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Investment casting is an industrial process based on lost-wax casting,
one of the oldest known metal-forming techniques.
 The term "lost-wax casting" can also refer to modern investment casting processes.
Investment casting has been used in various forms for the last 5,000 years.
In its earliest forms, beeswax was used to form patterns necessary for the casting process.
Today, more advanced waxes, refractory materials and specialist alloys are typically
used for making patterns.
Investment casting is valued for its ability to produce components with accuracy, repeatability,
versatility and integrity in a variety of metals and high-performance alloys.
The fragile wax patterns must withstand forces encountered during the mold making.
Much of the wax used in investment casting can be reclaimed and reused
. Lost-foam casting is a modern form of investment casting that eliminates certain steps
in the process.
Investment casting derives its name from the pattern being invested
(surrounded) with a refractory material. Many materials are suitable
for investment casting; examples are stainless steel alloys, brass, aluminium, carbon steel and glass.
The material is poured into a cavity in a refractory material that is an
exact duplicate of the desired part. Due to the hardness of refractory materials used,
investment casting can produce products with exceptional surface qualities,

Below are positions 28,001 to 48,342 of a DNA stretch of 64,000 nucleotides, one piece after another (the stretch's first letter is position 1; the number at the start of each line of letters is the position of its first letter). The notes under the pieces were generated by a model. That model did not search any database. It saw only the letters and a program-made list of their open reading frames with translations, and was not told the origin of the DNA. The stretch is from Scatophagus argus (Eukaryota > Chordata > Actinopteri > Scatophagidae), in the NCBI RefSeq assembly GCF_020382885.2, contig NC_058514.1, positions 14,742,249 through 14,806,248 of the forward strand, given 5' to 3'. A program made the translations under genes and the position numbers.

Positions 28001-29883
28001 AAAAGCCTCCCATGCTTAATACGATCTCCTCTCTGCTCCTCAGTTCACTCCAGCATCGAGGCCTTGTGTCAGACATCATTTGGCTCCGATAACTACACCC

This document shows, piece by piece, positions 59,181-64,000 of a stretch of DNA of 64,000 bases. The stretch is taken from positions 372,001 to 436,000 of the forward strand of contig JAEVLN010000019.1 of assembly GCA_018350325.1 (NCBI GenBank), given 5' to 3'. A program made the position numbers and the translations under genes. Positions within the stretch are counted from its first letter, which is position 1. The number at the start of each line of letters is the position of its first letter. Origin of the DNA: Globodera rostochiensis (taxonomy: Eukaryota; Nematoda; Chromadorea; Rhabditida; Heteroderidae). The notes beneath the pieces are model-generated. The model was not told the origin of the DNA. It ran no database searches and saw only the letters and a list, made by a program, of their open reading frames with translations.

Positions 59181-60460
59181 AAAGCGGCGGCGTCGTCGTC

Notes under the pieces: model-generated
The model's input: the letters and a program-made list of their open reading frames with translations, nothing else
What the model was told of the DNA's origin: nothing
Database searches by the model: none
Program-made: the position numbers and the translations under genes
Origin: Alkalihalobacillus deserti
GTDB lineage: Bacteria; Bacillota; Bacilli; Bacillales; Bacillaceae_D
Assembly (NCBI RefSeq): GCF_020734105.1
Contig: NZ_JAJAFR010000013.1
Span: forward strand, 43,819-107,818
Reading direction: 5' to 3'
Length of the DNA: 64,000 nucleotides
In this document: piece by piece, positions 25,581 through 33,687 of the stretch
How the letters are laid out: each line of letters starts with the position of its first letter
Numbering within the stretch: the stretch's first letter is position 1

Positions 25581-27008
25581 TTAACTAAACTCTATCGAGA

which can reduce the need for secondary machine processes.
The process can be used for both small castings of a few ounces
and large castings weighing several hundred pounds.
It can be more expensive than die casting or sand casting,
but per-unit costs decrease with large volumes.
Investment casting can produce complicated shapes
that would be difficult or impossible with other casting methods.
It can also produce products with exceptional
surface qualities and low tolerances with minimal surface finishing or machining required
Advantages of investment casting
Excellent surface finish
High dimensional accuracy
Extremely intricate parts are castable
Almost any metal can be cast
No flash or parting lines
Disdvantages of investment casting
The main disadvantage is the overall cost, especially for short-run productions
Some of the reasons for the high cost include specialized equipment,\
costly refractories and binders, many operations to make a mould,
a lot of labor is needed and occasional minute defects.
However, the cost is still less than producing the same part
by machining from bar stock; for example, gun manufacturing
has moved to investment casting to lower costs of producing pistols
Investment casting is used with almost any castable metal.
However, aluminium alloys, copper alloys, and steel are the most common.
In industrial use the size limits are 3 g (0.1 oz) to several hundred kilograms.
The cross-sectional limits are 0.6 mm (0.024 in) to 75 mm (3.0 in).
Investment casting is used in the aerospace and power generation
industries to produce turbine blades with complex shapes or cooling systems
. Blades produced by investment casting can include single-crystal (SX),
directionally solidified (DS), or conventional equiaxed blades
. Investment casting is also widely used by firearms
manufacturers to fabricate firearm receivers, triggers, hammers,
and other precision parts at low cost. Other industries
that use standard investment-cast parts include military,
medical, commercial and automotive.